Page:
There are Always Things to Do and People to Love

It is four in the morning and I am typing, invigorated by the ideas mulling in my head and apple cider vinegar-honey tea. There are lots of things that I might be doing right now (such as sleeping). When one has four kids and a husband, there are always things that I could do but that would mean that the steeped thoughts would never pour out and life for me would be defined by chaos rather than order.

Life and work for me involves a lot of doing. After rising at 4:45am for some quiet time and a run, I dress and make breakfast before waking the kids. They rise at 7:00am and the day begins in earnest. We are never “busy,” for to me busyness implies that I am caught in the activity without regard for people. If my doing means that I have no time for people, than I lose the purpose of all my work. I “do” to create opportunities to love people – family, friends and neighbors, my husbands’ colleagues, and strangers. We are NOT busy, but we are always doing something. For my kids, there are acorns to gather and bikes to ride, outdoor places to explore, books to read, pages to color, structures to build, and questions to ask. Oh, the questions!

On an ideal day, the older kids play quietly or nap in their room from noon to three, while the youngest naps from noon to two. This period is mama’s opportunity to do housework without interruption and maybe spend a few minutes reading or napping herself. It remains far, however, from being a solid two-hour block of time. This weekend provided a typical example. After washing dishes and beginning a load of laundry, breaking to assist two older children with going to the bathroom, I sat down to touch the piano with more than a feather duster. Playing fifteen minutes revealed years’ lack of daily practice, but this felt good nonetheless. Removing to the couch to read, I had turned my first page when my husband entered the room and needed to talk to his best friend. Break again. Minutes later I greeted my precious baby, who nursed and then joined me for dinner preparations. The nature of my “quiet” time made me laugh.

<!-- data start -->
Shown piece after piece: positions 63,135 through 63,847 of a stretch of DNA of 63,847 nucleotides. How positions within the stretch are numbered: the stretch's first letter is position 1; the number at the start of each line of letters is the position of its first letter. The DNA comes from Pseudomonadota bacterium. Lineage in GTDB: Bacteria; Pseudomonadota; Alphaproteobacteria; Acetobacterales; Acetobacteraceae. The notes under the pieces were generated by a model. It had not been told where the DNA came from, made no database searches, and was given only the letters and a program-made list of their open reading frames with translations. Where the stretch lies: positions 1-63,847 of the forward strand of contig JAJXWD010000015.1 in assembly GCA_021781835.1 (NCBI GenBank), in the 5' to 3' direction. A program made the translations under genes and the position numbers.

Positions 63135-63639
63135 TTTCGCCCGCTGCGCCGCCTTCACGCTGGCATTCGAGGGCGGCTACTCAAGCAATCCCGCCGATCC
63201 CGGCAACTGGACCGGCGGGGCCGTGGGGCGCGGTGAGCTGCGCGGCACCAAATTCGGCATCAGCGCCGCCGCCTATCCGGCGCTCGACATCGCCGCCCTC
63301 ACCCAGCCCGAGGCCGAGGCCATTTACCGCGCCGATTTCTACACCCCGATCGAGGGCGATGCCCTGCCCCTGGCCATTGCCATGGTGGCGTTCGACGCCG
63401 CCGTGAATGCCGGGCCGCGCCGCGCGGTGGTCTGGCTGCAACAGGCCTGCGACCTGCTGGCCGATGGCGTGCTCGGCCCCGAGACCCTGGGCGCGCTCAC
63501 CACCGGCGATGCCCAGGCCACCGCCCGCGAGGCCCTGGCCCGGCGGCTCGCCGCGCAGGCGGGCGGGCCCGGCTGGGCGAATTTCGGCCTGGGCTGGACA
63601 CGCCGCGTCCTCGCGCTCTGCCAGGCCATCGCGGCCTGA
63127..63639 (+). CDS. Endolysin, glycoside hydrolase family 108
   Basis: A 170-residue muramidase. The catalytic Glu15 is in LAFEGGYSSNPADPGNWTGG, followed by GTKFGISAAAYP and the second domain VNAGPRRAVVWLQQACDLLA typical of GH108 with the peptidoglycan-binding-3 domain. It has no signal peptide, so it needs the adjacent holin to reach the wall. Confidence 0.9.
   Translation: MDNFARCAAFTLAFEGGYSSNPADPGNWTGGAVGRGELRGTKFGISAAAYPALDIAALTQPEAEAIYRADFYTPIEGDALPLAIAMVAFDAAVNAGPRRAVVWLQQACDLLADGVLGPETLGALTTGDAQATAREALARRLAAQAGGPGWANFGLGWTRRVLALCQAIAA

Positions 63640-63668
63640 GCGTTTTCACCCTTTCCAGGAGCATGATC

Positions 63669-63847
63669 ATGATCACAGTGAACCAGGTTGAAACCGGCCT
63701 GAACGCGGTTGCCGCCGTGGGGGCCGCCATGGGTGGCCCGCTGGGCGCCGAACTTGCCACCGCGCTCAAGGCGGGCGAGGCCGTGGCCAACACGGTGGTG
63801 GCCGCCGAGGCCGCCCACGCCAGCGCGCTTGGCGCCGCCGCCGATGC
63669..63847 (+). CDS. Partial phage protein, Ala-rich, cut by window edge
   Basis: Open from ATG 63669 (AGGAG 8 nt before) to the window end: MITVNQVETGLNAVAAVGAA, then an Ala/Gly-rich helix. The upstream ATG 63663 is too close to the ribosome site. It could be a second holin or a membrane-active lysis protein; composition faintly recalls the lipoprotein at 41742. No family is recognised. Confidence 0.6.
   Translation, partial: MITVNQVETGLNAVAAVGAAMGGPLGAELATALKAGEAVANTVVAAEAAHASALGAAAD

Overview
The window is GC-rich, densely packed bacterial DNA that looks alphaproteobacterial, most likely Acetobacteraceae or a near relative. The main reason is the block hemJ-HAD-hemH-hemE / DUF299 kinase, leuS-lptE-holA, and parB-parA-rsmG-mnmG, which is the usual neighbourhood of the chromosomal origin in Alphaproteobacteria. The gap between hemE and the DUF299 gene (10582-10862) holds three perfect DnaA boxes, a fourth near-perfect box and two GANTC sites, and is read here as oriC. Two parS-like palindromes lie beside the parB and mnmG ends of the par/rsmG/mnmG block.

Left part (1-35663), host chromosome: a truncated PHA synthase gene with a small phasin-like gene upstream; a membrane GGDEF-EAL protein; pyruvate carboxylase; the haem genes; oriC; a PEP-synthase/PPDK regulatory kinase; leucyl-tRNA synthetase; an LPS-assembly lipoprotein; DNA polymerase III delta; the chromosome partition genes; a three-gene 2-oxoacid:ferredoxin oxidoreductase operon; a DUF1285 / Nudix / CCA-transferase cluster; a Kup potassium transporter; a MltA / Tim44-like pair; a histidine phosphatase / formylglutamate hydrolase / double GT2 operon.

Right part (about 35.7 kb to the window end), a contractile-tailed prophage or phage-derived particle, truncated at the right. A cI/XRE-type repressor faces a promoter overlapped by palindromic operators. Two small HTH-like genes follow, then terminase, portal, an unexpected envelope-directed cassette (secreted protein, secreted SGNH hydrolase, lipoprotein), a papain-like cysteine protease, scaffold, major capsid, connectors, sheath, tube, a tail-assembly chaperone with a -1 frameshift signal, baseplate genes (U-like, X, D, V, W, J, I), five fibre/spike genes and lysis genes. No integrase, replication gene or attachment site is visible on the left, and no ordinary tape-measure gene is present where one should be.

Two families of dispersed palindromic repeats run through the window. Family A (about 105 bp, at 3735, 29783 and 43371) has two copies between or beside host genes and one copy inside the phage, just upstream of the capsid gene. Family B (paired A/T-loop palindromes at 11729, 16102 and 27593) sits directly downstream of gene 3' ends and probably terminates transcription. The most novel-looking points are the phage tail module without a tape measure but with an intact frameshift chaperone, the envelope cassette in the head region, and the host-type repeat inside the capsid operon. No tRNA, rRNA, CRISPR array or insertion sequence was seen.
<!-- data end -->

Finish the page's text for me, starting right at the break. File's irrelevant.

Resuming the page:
A daily routine brings order to what could otherwise be chaos. It sets a rhythm to life in which my kids can do the unexpected while having a sense of what will happen next. In theory it gives me time too – time that I need to be a human being rather than a human doing.

In a similar way, words bring order to the confusion in my mind. They help me thoughtfully live even in the most mundane of activities (think washing dishes), because words help me bring meaning to what I do. For example, I can remind myself that a house is a tool that is cleaned to be used, not an ornament to showcase. The kids do not “mess up” my tidied house, but use it for play and learning. So when I feel consumed by the doing, when two hours shrinks to two minutes, and my thoughts become muddled, expressing experiences and feelings in words helps me put everything in perspective.  I remember the gift that this life is and I capture its joy.